Jonathan Ullman shares his top tips
You’ll often find that in big music cities like London and LA there’s only a limited number of gigs for the drumming elite, and precious little for aspiring sessioneers trying to catch a break. But what if we told you there could be an untapped supply of session work right on your doorstep? That’s exactly what Boston drummer Jonathan Ulman discovered following his decision to step away from the local band scene and its associated politics.
Ulman began by contacting local producers, singer-songwriters and bands to let them know he was available for hire. Word spread, the diary started filling and a few years later he is one of Boston’s premier studio and live drummers, with a reputation for his likeable personality, killer drum sound and ability to work under pressure – essential tools for any aspiring session drummer.
Ulman’s drumming journey began at the age of 10, playing along to his older brother’s hip-hop records. “I was effectively learning how to be in the pocket right from the beginning,” he says of the style that forms the foundation of his groovy playing style. But killer chops and perfect time are only part of the winning formula.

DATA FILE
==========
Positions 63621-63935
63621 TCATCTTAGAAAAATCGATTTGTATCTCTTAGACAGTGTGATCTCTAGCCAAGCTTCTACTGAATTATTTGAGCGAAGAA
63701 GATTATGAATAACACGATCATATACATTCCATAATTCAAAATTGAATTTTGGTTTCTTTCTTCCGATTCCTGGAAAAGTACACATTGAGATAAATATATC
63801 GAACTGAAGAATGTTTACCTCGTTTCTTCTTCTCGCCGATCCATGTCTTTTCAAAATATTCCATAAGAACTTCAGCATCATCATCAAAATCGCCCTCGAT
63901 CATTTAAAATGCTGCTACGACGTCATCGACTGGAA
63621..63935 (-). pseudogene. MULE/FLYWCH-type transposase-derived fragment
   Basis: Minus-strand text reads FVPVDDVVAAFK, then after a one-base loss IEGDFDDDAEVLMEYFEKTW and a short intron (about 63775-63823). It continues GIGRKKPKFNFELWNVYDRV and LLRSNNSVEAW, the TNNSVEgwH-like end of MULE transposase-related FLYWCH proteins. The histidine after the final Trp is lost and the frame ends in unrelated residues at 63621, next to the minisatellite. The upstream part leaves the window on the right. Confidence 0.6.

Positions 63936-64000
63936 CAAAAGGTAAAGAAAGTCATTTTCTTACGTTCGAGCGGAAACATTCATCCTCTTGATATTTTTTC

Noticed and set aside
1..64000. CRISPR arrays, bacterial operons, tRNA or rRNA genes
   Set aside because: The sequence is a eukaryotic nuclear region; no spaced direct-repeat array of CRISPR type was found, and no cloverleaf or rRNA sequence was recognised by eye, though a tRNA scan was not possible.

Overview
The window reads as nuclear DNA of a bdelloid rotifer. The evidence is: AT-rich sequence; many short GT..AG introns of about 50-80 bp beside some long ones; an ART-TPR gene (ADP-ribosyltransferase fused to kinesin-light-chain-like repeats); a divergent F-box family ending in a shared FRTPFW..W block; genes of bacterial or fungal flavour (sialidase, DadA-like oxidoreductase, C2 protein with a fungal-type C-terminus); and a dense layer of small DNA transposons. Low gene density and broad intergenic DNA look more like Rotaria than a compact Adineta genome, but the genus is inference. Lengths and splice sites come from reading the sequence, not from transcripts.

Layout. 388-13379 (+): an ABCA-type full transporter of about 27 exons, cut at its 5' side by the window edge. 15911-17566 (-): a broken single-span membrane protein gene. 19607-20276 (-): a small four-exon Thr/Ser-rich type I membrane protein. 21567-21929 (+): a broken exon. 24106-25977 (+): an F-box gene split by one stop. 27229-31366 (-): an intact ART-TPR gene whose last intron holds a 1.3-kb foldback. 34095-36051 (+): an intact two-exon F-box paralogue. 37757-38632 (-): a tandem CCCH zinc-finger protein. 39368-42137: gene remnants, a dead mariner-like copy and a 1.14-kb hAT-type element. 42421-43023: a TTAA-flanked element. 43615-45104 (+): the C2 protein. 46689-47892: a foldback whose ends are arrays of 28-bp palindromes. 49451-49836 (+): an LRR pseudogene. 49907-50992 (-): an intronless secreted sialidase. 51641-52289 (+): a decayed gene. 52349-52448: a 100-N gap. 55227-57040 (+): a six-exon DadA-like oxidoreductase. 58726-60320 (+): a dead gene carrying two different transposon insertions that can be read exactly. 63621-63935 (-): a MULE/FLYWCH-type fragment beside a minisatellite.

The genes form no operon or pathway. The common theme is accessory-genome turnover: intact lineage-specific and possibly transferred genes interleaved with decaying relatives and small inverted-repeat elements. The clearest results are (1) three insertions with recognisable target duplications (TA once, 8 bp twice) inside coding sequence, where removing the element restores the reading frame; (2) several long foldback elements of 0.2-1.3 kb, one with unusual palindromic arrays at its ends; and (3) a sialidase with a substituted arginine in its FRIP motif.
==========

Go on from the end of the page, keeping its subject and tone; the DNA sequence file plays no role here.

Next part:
It’s doubtful we would have heard the name ‘Jonathan Ulman’ here had it not been for the skills he picked up during his marketing and communications degree, and photography and digital media masters. Jonathan is a first-rate marketeer and his hard work, both on and off the drum kit, was rewarded at the 2016 Boston Music Awards where he was crowned Session Musician Of The Year. Jonathan’s story is unique, and with so many drummers looking to break into session work we were keen to unpick how a relative unknown musicians was able to develop a successful career in his own backyard. Keep reading to learn the secrets behind his success.
1. Be your own biggest fan
“Not in an egotistical way, but realise that being confident in your own product is going to give your client confidence in you. Understand what makes you unique versus just another player out there doing the same thing. Whether it’s a style, a look, an idea, bringing something different to the table not only helps make you more memorable to others, it will set you apart.”